Review: Old Pepper Bourbon, Rye, and James E. Pepper Bourbon (2024)

Review: Old Pepper Bourbon, Rye, and James E. Pepper Bourbon (2024)

Like many American whiskey brands of late, the Old Pepper/James E. Pepper brand has gone through all kinds of changes since we first encountered it in 2013. At the time, the brand was a relaunch of an ancient label that hadn’t been produced since 1958 (or 1961, depending on who you trust), taking advantage of then-abundant MGP stock and riding the bourbon wave courtesy of Pepper nostalgia.

In December 2017, the Pepper Distillery began producing its own whiskey in Lexington, Kentucky, and it’s been steadily churning out new make ever since. Now those whiskeys are maturing and hitting the market, with new labels and, of course, an all new drinking experience.

While the old 1776 brand is still available, Pepper has three homegrown whiskeys now available, all three of which we review here.

Of special note is how complicated the recipes for these spirits are. The bourbons are complex blends of four different whiskeys made with both raw and malted rye, plus corn and barley malt, and aged in a variety of barrel types including toasted and char levels 1 through 4. Similarly with the rye, two whiskeys are used in the blend. One is 95% raw rye, 5% malted rye; the other is 100% malted rye. The final blend goes into toasted and charred barrels.

Old Pepper Bourbon (2024) – Bottled in bond, no age statement otherwise. This is a surprisingly soft whiskey for 50% abv, the nose a quiet reflection on peanut, toasted corn, and lighter lashings of honey. Savory with ample wood reflected, I searched for fruit here for a long while but invariably came up empty. The palate is on the austere side with an umami edge, but some minor sweetness emerges to make room for notes of wildflower honey, toasted coconut, and walnut oil. The peanut-popcorn connection remains a powerful through-line though, and despite a late-game appearance of a pinch of red pepper, the wood-heavy frontier quality of the whiskey is never far from reach, taking an increasingly savory turn as the finish builds. Nothing shocking to report on the whole; fans of more barrel- and cereal-driven bourbons will enjoy this the most. 100 proof. B / $50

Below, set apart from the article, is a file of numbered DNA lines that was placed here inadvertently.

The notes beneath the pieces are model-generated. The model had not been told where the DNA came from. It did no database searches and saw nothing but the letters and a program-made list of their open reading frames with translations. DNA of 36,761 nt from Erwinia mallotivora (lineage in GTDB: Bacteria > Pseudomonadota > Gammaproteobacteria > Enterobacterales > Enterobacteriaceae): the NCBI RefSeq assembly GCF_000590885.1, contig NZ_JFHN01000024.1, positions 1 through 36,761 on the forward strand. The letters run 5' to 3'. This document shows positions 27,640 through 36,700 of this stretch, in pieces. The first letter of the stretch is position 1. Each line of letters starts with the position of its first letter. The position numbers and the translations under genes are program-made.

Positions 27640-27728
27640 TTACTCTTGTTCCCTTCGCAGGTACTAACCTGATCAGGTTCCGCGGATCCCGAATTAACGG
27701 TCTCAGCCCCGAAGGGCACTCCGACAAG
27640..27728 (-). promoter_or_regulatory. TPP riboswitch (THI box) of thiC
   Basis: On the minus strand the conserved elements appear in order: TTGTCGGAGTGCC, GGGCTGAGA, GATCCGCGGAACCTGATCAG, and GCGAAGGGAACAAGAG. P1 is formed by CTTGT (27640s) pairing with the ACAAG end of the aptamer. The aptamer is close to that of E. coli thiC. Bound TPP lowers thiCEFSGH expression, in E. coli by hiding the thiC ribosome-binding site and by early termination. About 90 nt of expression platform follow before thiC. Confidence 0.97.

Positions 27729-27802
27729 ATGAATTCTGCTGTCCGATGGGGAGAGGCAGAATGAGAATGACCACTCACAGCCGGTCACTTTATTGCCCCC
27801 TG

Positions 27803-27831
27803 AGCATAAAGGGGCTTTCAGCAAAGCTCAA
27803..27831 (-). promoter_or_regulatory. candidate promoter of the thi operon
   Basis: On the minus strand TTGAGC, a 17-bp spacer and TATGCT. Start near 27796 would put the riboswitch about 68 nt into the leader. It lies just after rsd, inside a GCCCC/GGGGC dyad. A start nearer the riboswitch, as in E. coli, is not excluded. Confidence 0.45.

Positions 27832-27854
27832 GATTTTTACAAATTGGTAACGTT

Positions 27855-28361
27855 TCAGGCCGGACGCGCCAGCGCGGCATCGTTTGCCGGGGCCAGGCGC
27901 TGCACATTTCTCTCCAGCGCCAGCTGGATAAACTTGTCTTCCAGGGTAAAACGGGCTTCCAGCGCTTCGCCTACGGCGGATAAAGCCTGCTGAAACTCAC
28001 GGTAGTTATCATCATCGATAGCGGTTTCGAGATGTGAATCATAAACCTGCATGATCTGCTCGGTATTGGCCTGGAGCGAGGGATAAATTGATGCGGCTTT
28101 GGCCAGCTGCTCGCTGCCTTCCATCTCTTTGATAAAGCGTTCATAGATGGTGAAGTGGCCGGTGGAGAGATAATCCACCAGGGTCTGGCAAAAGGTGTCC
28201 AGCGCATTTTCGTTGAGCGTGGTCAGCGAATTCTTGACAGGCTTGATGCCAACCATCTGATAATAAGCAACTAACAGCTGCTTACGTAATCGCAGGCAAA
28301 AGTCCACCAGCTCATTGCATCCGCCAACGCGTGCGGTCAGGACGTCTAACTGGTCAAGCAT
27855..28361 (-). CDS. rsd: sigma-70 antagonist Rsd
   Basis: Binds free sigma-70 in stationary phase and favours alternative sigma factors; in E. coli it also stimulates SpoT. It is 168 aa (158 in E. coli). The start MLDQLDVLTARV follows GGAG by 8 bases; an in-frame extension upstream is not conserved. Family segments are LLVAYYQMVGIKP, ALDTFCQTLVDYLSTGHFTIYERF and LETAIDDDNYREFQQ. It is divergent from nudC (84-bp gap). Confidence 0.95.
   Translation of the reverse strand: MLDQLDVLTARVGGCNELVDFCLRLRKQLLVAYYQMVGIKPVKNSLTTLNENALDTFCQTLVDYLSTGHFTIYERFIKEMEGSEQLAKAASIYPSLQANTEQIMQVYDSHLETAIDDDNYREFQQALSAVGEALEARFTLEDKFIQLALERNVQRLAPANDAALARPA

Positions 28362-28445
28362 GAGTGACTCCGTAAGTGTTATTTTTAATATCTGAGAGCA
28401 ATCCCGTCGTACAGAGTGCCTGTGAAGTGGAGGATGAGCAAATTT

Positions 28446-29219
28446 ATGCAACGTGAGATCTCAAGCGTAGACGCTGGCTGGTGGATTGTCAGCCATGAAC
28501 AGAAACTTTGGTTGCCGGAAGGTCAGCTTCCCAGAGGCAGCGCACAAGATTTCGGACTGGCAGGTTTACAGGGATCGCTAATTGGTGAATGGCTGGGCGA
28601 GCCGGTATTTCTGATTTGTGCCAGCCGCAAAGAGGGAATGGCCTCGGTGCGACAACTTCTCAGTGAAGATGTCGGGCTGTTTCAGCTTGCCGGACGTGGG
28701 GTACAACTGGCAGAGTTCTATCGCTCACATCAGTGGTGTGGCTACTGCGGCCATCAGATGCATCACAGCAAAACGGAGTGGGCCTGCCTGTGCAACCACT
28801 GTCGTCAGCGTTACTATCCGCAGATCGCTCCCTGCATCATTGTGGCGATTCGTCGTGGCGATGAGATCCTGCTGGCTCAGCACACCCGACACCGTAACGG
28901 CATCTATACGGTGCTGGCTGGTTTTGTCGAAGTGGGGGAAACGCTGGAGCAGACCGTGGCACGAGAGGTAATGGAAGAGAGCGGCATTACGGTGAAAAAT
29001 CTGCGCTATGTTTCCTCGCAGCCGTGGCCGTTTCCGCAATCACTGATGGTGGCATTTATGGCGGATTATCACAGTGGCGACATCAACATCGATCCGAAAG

Old Pepper Rye (2024) – This unique spin on the 100% rye formula pulls no punches when it comes to grassy, herbal notes, the nose bold with elements of terpenes and a slight petrol character. Toasty and bready, any fruitiness in the mix is more akin to banana bread made with plenty of toasted walnuts. On the palate the whiskey sweetens up noticeably but with measured restraint, notes of brown sugar and honey syrup informing elements of Christmas cake, Maraska cherries, and more of a crunchy, dried banana note. Honey again perks up on the finish, touching up the unendingly herbal through-line to take things to a lengthy and lightly sweet conclusion. It’s a little brooding on its own but as a cocktail base it shines more brightly. B+ / $50

James E. Pepper Barrel Proof Bourbon (2024) – A barrel proof version of Old Pepper Bourbon, in a fancier bottle — though at 105.4 proof vs. 100 proof on the standard edition, it’s not a dramatic boost in abv. A bit spicier and more racy on the nose, there’s still a strong peanut quality here that’s balanced by a pinch of cardamom and an even smaller pinch of cinnamon. A bit creamier on the palate but still full of peanut and popcorn notes, the whiskey eventually turns toward notes of milk chocolate and vanilla, with a peppery edge. Just as nutty but visibly more refined than Old Pepper thanks to a soothing late-game fruitiness that evokes some extra age. Tasted side by side. 105.4 proof. Reviewed: Batch #3. B+ / $65

James E. Pepper Barrel Proof Bourbon (2024)




Christopher Null is the founder and editor in chief of Drinkhacker. A veteran writer and journalist, he also operates Null Media, a bespoke content creation company.

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